Know the Regs: Issues in Military Divorces, Child Custody & Support Matters

By Kristopher Smull, Family Law Attorney

Many members of our military are in the National Guard and Reserve. As such, they can be called to active duty at any time. If a service member’s unit is activated and their former partner attempts to change the agreed upon child custody status while he or she is deployed, the service member can invoke their rights for a stay of court and administrative proceedings under the Servicemembers Civil Relief Act (SCRA). It is important to note, however, that this protection does not apply to any criminal court or criminal administrative proceedings.

SCRA provides for an automatic stay (or postponement) of 90 days in court or administrative proceedings when the protection is requested in writing. Additional delays beyond the mandatory 90-day stay period are granted at the judge, magistrate, or hearing officer’s discretion.

There are other special considerations military members and their spouses should keep in mind when divorcing. Did you know:

  • Military benefits such as Basic Allowance for Housing (BAH), hazardous duty pay and special allowances for medical and aviation personnel, will be considered in determining spousal and child support. In short, if it is listed on your Leave & Earnings Statement, consider it part of your gross income.
  • The federal Uniformed Services Former Spouses Protection Act (USFSPA) governs the calculation of military pension benefits, but state laws determine how retired pay is divided. It is important to note that the USFSPA does not mandate the splitting of retirement pay. If you are awarded a portion of the service member’s retired pay, your divorce decree must explicitly state the percentage. The courts will treat it like property or benefits in a civilian divorce.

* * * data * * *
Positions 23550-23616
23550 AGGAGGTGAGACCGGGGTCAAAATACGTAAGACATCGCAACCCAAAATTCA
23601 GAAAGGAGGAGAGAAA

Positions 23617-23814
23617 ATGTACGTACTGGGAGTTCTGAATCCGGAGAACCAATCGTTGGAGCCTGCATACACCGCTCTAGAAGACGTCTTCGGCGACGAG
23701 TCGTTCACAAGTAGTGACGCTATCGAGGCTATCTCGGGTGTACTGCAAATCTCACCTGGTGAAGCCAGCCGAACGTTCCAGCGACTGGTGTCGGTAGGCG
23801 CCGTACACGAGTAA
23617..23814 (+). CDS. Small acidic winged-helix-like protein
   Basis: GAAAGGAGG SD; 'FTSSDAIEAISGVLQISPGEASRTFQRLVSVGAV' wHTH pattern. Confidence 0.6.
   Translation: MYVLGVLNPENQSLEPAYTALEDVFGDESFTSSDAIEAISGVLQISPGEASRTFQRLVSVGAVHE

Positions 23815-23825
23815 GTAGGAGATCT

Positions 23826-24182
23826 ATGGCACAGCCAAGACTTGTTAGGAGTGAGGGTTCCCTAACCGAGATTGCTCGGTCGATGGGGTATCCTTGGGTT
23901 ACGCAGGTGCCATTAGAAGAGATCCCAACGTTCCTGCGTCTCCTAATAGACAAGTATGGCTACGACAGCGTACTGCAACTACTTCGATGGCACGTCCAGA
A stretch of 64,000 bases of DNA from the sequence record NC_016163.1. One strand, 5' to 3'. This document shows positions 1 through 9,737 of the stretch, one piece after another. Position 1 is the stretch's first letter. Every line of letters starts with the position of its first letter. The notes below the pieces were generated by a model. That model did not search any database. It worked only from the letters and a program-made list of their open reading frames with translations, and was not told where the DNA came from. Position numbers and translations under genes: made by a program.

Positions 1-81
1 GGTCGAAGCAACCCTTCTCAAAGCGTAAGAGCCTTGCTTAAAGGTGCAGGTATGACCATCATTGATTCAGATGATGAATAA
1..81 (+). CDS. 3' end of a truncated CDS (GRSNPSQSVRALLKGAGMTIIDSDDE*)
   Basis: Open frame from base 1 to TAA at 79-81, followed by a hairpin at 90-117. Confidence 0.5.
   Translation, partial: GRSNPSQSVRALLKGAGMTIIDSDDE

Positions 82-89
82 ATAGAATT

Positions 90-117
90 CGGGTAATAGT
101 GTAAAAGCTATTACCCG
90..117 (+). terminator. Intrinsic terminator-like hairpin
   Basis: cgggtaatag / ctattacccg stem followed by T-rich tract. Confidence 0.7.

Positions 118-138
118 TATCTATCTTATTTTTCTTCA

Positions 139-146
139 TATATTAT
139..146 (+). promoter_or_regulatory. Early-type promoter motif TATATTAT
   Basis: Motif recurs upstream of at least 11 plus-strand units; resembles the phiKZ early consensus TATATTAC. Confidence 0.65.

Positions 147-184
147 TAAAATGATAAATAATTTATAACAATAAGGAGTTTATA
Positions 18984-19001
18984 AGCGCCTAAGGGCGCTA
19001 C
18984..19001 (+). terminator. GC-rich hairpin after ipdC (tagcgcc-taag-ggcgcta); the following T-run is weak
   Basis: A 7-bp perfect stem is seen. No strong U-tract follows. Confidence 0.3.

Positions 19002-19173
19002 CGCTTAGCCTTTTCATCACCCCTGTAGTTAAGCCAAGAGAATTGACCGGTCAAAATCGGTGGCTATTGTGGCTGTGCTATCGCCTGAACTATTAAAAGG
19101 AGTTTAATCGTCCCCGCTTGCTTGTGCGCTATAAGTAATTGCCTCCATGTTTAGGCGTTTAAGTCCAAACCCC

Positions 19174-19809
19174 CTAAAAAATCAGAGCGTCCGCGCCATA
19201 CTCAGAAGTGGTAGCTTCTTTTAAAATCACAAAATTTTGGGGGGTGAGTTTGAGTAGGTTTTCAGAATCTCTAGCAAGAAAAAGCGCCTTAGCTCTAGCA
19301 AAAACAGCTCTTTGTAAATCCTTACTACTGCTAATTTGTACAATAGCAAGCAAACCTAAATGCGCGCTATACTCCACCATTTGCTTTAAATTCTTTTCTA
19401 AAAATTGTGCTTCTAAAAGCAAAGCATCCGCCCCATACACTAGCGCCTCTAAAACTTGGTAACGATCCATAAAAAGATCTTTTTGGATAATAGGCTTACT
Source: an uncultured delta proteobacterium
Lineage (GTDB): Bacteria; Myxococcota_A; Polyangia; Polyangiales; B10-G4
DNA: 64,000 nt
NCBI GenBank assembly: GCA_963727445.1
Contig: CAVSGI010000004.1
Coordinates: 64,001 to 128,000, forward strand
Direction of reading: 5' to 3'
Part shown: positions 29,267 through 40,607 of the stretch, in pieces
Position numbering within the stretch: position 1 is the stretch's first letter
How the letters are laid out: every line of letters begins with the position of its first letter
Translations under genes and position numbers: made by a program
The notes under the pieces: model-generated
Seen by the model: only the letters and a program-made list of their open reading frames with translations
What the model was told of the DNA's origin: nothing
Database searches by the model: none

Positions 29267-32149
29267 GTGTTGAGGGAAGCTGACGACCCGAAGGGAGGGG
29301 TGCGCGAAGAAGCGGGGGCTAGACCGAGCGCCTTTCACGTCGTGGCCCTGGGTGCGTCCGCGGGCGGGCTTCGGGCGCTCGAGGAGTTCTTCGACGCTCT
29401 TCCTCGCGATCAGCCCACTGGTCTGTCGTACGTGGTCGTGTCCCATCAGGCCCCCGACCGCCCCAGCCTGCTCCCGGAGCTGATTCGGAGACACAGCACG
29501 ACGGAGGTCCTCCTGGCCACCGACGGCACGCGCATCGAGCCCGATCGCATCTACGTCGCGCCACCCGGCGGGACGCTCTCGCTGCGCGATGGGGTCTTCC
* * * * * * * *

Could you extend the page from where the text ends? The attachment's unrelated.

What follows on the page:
• Even if you and your spouse agree to a division of the marital portion of your military pension in excess of 50 percent, the Department of Defense will only pay your ex 50 percent. Any amount in excess of that will need to be settled and paid independently.
  • Under the USFSPA a former military spouse is eligible for full medical, exchange and commissary privileges when the following factors apply:
    • The marriage lasted at least 20 years.
    • The military member performed at least 20 years of service creditable for retired pay.
    • There was at least a 20-year overlap of the marriage and the military service.

If the former non-military spouse remarries, eligibility for benefits ends. If the subsequent marriage ends in divorce, the benefits are reinstated.

As is often the case in divorces, other factors may be considered in the division of benefits for spousal and child support. That is why it is important to work with skilled legal professionals who have experience in and knowledge of the special challenges presented by military divorces—professional PA divorce lawyers like the family mediators at Colgan & Associates.

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